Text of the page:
A Different Kind Of Horsepower

Mike-Cayouette-370.jpg
Published: April 18, 2017 03:56 pm EDT

Sitting behind a horse wasn’t Mike Cayouette’s first time around a track. Before he found harness racing, Cayouette was active in snowmobile racing.

“We raced on horse tracks; they iced them down in the wintertime and we raced on them,” said Cayouette, who lives in Maine.

“(Racing) a snowmobile is a little easier,” he added with a laugh. “You’ve got a little more control with that one.”

Solving issues with a snowmobile and making one go fast might be easier, but working with a horse and unraveling the mysteries to each one’s success is what drives Cayouette now.

“It’s fun with the horses, figuring out what they need to have, need to wear,” said Cayouette, who has eight horses in training. “You’re learning as much as they’re learning.”

Cayouette, who owns the Sidney Training Center, started his own learning at the U.S. Trotting Association Driving School in 2010. Cayouette owned racehorses for a decade, but wanted to get more involved as a trainer and driver. Since the school, the 59-year-old Cayouette has posted 93 wins as a trainer --- including a career-best 22 last year --- and 24 victories as a driver.

“It’s been good,” said Cayouette, who also operates a retail flooring business. “The school was a lot of help to me because I was pretty green as far as being a trainer or driver. Mostly I was just an owner and occasionally I would jog some now and then.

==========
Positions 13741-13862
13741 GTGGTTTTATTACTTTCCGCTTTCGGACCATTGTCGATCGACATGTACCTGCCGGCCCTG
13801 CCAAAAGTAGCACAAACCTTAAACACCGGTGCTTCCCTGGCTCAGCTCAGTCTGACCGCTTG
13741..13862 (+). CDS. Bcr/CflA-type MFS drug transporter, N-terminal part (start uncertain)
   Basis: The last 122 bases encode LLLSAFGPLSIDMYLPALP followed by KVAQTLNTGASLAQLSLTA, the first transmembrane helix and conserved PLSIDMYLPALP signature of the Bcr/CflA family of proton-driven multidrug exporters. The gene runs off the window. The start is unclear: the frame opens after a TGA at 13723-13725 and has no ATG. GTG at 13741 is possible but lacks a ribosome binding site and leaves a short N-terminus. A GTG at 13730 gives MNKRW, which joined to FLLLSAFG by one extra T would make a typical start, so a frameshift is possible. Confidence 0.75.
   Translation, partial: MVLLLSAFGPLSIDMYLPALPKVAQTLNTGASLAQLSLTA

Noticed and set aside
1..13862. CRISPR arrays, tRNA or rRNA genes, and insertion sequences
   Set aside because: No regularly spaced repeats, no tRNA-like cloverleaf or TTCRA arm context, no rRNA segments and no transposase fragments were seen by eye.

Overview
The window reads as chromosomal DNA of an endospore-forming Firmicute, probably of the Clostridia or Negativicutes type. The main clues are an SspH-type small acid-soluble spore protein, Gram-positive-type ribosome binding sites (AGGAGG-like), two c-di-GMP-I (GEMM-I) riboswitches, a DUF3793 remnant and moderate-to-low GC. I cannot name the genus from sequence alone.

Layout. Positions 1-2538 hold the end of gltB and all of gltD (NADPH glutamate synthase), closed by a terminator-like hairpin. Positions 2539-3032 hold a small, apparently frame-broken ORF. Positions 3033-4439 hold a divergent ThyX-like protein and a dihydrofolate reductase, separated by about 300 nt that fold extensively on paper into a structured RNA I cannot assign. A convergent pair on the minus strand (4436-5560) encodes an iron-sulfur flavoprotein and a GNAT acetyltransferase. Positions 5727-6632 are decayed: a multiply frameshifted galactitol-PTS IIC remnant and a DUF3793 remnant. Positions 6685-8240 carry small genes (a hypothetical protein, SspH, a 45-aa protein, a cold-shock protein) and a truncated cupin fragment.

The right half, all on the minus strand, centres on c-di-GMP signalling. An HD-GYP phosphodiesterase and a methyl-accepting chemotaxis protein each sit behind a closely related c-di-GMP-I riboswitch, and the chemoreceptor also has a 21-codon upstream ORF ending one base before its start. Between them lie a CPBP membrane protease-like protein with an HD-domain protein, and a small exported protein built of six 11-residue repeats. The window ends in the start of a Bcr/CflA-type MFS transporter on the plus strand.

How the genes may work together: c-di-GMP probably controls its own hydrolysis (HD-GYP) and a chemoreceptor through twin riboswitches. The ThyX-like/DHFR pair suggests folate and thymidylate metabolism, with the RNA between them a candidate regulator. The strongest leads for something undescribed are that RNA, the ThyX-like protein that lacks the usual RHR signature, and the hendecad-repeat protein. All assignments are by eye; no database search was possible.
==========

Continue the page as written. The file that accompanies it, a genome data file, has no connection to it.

“At the school, I liked the part about the shoeing a lot. And Aaron Merriman spoke and he was quite helpful, too, as far as driving. I would definitely recommend the school.”

Seven years after attending the school, Merriman drove one of Cayouette’s homebred pacers at Ohio’s Northfield Park. Merriman won with the horse, Sinners Prayer, in a then-lifetime-best 1:53 on Feb. 27.

“That was awesome,” Cayouette said.

This year’s Driving School will begin Wednesday, May 31, with a welcoming reception/dinner featuring Bob Boni, co-owner of 2016 Horse of the Year Always B Miki.

Participants work alongside grooms and trainers stabled at the fairgrounds Thursday-Saturday mornings. Each afternoon, topics such as horse ownership, veterinary care, driving strategy, training and conditioning and stable management will be covered by guest speakers.

As for Cayouette’s biggest accomplishment since the school, he said “just driving is an accomplishment to me.” He won 10 of 72 races as a driver in 2012, but has cut back on his driving in recent years.

“In the future I’d really like to have a nice open (level) horse,” Cayouette said. “We don’t have the better grade of horses, but we get around. My wife (Brenda) loves the horses and is an owner on a lot of them. It’s a lot of fun.”


The U.S. Trotting Association’s annual Driving School will be May 31-June 3 at the Delaware County Fairgrounds, home of the Little Brown Jug, in central Ohio. As this year’s school approaches, the USTA will periodically profile “graduates” of the program. This story courtesy of Harness Racing Communications, a division of the U.S. Trotting Association. For more information, visit www.ustrotting.com.

Tags